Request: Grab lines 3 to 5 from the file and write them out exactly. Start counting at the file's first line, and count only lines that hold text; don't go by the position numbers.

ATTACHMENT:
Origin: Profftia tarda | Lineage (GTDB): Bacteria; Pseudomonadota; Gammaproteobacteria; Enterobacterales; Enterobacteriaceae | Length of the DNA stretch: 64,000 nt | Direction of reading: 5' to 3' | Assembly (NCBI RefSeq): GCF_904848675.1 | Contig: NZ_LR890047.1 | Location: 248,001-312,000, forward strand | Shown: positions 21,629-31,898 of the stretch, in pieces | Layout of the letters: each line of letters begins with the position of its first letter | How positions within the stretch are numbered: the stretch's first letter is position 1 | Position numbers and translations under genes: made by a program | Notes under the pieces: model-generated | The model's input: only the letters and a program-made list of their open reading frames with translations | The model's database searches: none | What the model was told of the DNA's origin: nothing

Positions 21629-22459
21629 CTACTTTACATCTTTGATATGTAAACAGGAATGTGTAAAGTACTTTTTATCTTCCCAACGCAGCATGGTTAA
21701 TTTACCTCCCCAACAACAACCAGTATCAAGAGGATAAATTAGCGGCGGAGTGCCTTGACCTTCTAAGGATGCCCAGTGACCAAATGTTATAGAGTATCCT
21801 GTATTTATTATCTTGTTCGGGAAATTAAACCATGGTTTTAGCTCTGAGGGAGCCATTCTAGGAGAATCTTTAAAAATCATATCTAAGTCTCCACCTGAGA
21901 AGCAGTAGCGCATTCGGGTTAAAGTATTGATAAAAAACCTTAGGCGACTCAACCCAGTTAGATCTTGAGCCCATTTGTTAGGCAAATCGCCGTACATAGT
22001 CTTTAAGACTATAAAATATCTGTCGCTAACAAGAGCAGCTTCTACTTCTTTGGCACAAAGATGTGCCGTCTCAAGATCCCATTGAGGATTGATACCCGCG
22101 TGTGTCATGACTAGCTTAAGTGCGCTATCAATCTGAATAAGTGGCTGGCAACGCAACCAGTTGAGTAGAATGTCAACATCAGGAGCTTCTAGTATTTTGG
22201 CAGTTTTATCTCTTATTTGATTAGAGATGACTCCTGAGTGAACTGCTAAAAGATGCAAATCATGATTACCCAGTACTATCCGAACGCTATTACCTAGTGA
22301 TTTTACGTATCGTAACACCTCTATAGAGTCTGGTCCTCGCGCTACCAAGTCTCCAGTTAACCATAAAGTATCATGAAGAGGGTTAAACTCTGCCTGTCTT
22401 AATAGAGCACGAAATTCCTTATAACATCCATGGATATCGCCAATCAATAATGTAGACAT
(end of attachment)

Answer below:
21629 CTACTTTACATCTTTGATATGTAAACAGGAATGTGTAAAGTACTTTTTATCTTCCCAACGCAGCATGGTTAA
21701 TTTACCTCCCCAACAACAACCAGTATCAAGAGGATAAATTAGCGGCGGAGTGCCTTGACCTTCTAAGGATGCCCAGTGACCAAATGTTATAGAGTATCCT
21801 GTATTTATTATCTTGTTCGGGAAATTAAACCATGGTTTTAGCTCTGAGGGAGCCATTCTAGGAGAATCTTTAAAAATCATATCTAAGTCTCCACCTGAGA